SBM - State Bar of Michigan


October 1, 1991


    A lawyer having knowledge that a suspended lawyer has continued to practice law after the effective date of the order of suspension is required to inform the Attorney Grievance Commission, unless the information is privileged.

    References: MRPC 3.3(a), 4.1, 8.3, 8.4(a), 8.4(b), 8.4(c); C-229, C-239; RI-70, RI-88; JI-26; MCR 2.114, 2.306(C), 9.119; In the Matter of Greenspan, #DP 1/81 Michigan Discipline Board 4/1/82, #DP 98/82, #DP 5/83, Discipline Board 9/30/83.


A lawyer was suspended for 90 days by order of the Attorney Discipline Board. During suspension, the lawyer, acting on behalf of a plaintiff, caused two notices and proposed orders to be filed in the circuit court in a pending case, and to be served on counsel for defendant. Also during suspension, the lawyer participated on behalf of the plaintiff in out-of-state depositions on eight separate occasions.

At no time during the lawyer's activity on the plaintiff's matter did the lawyer advise opposing counsel of the suspension. Counsel for defendant has discovered the suspension by reading a published notice, and made inquiries of this Committee on whether the lawyer is obligated to report that information to the Attorney Grievance Commission.

The conduct of lawyer whose license has been suspended, during the period of suspension, is regulated by the provisions of MCR 9.119 which states in part:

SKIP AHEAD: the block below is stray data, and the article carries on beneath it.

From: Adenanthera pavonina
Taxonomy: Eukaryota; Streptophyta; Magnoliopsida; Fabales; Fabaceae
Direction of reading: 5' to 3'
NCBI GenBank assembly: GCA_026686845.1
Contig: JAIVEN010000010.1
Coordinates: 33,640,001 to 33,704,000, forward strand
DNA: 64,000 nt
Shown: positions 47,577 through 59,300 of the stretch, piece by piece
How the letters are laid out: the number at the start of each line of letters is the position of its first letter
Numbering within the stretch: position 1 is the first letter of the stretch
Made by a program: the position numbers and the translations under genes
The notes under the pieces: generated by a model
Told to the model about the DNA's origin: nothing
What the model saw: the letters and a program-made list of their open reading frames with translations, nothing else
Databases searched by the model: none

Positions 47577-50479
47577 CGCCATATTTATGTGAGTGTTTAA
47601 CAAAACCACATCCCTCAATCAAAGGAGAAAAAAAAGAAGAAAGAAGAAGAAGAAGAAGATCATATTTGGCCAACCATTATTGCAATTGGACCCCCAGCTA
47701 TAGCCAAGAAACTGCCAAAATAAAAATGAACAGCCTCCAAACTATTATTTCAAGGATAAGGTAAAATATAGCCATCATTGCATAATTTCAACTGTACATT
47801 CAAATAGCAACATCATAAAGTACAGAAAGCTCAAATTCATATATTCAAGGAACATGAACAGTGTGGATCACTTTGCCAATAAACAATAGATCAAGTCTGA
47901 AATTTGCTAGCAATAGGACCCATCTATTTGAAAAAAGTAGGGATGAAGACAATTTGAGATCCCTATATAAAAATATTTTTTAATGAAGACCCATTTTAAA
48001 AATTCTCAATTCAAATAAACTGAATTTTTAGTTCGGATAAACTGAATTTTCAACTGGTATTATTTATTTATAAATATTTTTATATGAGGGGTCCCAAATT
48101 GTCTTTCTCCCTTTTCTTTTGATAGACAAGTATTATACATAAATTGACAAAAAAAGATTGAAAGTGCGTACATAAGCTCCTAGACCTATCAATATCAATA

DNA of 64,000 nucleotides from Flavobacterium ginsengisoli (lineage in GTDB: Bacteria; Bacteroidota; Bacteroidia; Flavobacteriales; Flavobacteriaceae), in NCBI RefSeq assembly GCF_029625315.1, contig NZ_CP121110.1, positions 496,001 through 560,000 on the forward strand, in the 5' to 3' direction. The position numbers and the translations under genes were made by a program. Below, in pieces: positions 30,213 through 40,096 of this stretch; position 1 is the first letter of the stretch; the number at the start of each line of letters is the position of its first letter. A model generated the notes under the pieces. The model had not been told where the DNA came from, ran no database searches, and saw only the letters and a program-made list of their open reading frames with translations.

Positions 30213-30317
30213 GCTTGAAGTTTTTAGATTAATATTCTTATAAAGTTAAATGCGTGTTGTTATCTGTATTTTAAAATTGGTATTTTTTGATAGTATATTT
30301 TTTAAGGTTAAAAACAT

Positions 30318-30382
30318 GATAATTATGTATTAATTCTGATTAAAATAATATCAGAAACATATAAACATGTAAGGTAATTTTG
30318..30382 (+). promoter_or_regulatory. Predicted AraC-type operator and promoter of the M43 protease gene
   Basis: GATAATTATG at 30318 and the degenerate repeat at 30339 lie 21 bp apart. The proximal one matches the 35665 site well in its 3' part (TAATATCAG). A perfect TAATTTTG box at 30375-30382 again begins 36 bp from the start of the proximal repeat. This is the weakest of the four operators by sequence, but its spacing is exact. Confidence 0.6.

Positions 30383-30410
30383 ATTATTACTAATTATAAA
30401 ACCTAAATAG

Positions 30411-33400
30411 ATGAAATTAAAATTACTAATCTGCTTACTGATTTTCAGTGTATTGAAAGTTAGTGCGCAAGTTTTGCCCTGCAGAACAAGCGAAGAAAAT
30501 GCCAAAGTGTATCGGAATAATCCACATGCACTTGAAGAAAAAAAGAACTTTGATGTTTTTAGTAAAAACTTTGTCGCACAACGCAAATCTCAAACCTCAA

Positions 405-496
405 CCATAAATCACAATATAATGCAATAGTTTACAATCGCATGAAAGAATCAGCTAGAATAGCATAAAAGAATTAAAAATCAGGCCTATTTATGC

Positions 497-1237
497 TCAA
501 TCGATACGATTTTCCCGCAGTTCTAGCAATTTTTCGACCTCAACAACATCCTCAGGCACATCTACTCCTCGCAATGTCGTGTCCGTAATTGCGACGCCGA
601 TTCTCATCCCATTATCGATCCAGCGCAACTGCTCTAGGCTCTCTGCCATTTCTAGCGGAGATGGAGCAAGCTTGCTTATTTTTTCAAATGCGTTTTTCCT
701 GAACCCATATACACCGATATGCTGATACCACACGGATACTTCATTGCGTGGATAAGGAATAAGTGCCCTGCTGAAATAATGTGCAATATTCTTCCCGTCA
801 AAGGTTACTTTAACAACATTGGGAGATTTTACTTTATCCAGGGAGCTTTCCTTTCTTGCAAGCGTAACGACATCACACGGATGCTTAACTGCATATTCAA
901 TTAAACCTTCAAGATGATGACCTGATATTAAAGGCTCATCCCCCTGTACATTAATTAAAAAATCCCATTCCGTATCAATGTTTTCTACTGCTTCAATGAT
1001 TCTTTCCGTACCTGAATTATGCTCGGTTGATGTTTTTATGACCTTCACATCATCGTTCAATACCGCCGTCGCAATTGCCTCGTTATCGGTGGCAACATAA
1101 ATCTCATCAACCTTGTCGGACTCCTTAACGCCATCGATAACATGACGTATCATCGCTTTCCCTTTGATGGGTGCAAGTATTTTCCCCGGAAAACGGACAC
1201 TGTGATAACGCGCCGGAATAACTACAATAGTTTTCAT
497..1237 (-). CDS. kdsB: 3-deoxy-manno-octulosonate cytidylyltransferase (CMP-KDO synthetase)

"(A) An attorney whose license is revoked or suspended . . . shall within 7 days of the effective date of the order of discipline . . . notify all of his or her active clients, in writing, by registered or certified mail [of the discipline order and to seek other counsel].

    "(B) In addition to the requirements of subsection (A) of this rule, the affected attorney must, by the effective date of the order of [discipline], in every matter in which the attorney is representing a client in litigation, file with the tribunal and all parties a notice of the attorney's disqualification from the practice of law.

    ". . .

    "(E) An attorney who is disbarred or suspended . . . is, during the period of disbarment or suspension, . . . forbidden from:

      "(1) practicing law in any form;